Tue, Apr 13, 2004 - Page 7 News List

Terror memo dogs Bush

AP , CRAWFORD, TEXAS

Now that it is public, a pre-Sept. 11 briefing memo on al-Qaeda has US President George W. Bush and his critics giving opposing versions of whether he should have acted more aggressively to avert the terrorist attacks.

Released late Saturday under pressure, the intelligence memo from Aug. 6, 2001, showed that Bush received reports from times as recent as May 2001 and that most of the current information focused on possible plots in the US.

"I was satisfied that some of the matters were being looked into" and had any specific intelligence pointed to threats of attacks on New York and Washington, "I would have moved mountains" to prevent it, Bush said Sunday during a visit to Fort Hood, Texas, 80km from his ranch in Crawford.

The document has "nothing about an attack on America. It talked about intentions, about somebody who hated America -- well, we knew that," he said.

The memo specifically told Bush that al-Qaeda operatives had reached American shores, had a support system in place and were engaging in "patterns of suspicious activity ... consistent with preparations for hijackings or other types of attacks."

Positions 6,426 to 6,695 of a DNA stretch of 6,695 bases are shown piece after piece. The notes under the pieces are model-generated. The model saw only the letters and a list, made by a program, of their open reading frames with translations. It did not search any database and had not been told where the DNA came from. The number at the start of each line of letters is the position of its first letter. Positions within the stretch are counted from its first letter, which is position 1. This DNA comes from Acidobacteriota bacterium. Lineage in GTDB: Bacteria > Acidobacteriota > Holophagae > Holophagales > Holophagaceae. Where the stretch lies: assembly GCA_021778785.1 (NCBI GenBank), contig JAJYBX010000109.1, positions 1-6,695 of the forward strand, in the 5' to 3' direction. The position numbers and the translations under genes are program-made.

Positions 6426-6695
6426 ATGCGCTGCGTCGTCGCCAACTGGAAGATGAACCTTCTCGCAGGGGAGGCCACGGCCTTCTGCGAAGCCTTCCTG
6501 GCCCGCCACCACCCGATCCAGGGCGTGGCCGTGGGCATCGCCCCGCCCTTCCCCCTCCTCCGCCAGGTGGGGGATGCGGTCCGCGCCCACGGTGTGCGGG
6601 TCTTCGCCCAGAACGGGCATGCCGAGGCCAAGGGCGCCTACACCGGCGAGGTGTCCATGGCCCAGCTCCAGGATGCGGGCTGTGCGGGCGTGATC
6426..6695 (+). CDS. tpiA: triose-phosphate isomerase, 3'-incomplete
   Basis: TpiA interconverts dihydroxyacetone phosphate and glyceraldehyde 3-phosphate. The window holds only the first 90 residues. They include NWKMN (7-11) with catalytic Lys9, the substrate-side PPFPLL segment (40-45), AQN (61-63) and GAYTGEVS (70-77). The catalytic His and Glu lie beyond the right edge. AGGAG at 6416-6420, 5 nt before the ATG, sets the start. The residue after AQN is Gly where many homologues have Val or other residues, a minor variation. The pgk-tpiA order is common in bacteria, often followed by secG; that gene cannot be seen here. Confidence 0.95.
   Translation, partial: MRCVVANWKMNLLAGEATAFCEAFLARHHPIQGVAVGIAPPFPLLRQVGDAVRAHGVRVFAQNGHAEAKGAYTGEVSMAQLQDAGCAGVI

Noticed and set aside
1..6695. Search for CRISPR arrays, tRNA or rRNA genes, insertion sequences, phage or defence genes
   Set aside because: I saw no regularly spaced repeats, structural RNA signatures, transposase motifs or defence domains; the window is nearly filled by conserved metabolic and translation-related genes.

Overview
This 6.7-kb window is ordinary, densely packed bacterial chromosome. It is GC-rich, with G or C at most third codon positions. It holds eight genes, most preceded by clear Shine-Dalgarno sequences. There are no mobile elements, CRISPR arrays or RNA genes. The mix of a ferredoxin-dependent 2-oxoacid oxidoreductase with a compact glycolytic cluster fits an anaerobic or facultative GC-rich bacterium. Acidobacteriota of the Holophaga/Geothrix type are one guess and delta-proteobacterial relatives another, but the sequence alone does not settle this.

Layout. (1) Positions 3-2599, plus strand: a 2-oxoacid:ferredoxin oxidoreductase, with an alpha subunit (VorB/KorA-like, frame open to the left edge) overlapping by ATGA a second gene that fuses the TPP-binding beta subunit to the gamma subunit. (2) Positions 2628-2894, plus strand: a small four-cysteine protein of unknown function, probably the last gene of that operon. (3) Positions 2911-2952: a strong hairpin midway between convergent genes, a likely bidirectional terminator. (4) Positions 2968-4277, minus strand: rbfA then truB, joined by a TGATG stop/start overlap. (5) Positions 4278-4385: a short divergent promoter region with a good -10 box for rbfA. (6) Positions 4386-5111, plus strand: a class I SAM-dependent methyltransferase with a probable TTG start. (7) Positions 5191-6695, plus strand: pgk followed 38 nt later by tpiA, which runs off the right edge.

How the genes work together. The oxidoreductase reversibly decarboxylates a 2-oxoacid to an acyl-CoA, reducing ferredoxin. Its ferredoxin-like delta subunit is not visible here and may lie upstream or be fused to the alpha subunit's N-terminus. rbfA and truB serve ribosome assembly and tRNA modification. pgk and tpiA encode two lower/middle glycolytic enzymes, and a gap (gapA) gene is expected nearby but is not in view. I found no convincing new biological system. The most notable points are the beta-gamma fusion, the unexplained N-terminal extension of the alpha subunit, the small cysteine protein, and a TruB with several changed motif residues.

The memo's contents are something of a surprise because for two years, National Security Adviser Condoleezza Rice, starting with a May 2002 news conference, left the impression that the document focused on historical information and that any current threats mostly involved overseas targets.

When Rice outlined the then-classified memo's contents in 2002, she said that the ``overwhelming bulk of the evidence'' before Sept. 11 was that any terrorist attack "was likely to take place overseas."

The 500-word document mentioned two current threats: suspected al-Qaeda operatives might have cased federal buildings in New York and that, according to a phone call to a US embassy in the Middle East, a group of supporters of al-Qaeda leader Osama bin Laden was in the US to plan attacks.

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